Australian Labor government lines up behind US/Israeli attacks on ICC

The Australian Labor government’s response to the International Criminal Court (ICC) action against Israel over its genocide of the Palestinians in Gaza has been another display of cynical duplicity.

Australian Prime Minister Anthony Albanese with Foreign Minister Penny Wong, on the right, at ASEAN Special Summit in Melbourne, March 6. [Photo: X/Twitter @AlboMP]

Labor has again sought to present itself as a disinterested party with no involvement, despite having backed the Israeli onslaught for the past seven months. At the same time, its leaders have repeated talking points of the Zionist regime and its principal sponsor, the US government, attacking and undermining the international court.

On Monday, the ICC’s chief prosecutor Karim Khan applied for arrest warrants for Israeli Prime Minister Benjamin Netanyahu and Defense Minister Yoav Gallant, alleging that they had orchestrated the murder and extermination of the Palestinians. Khan also sought warrants for two senior Hamas leaders.

Since then, the Netanyahu government and the Biden administration have launched a frenzied campaign, denouncing the ICC and Khan in hysterical terms and calling into question the whole nominal framework of international law.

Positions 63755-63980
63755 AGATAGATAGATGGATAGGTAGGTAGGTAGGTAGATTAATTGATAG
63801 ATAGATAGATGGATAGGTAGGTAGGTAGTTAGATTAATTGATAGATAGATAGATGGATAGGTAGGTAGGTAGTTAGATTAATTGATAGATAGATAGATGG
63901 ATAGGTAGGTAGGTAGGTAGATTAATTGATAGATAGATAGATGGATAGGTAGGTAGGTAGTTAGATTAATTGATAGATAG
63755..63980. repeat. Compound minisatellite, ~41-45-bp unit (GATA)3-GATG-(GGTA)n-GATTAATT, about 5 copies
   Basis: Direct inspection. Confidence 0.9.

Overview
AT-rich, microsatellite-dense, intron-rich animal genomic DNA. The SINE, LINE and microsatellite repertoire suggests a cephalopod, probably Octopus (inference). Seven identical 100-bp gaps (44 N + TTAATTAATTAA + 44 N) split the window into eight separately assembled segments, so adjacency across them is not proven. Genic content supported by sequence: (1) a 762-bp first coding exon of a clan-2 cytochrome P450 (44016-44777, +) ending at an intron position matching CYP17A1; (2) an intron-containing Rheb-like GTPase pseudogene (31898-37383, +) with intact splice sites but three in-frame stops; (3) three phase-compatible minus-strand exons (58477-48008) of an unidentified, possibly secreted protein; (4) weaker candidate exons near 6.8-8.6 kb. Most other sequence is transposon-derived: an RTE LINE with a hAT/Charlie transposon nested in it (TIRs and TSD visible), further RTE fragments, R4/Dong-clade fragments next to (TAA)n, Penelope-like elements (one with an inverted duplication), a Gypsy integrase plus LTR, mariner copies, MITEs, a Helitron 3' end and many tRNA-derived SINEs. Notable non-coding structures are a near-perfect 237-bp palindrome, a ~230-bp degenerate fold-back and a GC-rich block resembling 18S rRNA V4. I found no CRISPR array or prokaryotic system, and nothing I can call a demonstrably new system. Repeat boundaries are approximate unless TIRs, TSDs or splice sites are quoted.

Labor has not gone as far, or been as explicit, but the implications of its position are clear. Responding to the announcement of the warrants, the Department of Foreign Affairs and Trade (DFAT) issued a statement “noting” Khan’s warrant and alluding to the “independence” of the ICC.

The statement declared, however, that “there is no equivalence between Israel and Hamas.” It demanded the release of Israeli hostages held in Gaza and proclaimed: “Any country under attack by Hamas would defend itself. And in defending itself, every country is bound by the same fundamental rules. Israel must comply with international humanitarian law.”

The line about “no equivalence” has been repeated by a slew of government representatives, including Foreign Minister Penny Wong.

Speaking yesterday, Prime Minister Anthony Albanese proclaimed: “There is no equivalence between a terrorist organisation like Hamas... They confirmed on October 7 with the violent murders and the capturing of hostages that occurred on October 7, that that was the right designation for them to have and… should not be compared with any nation state.”

There is indeed no equivalence between Israel and Hamas, but in precisely the opposite sense to the lying statements of the government.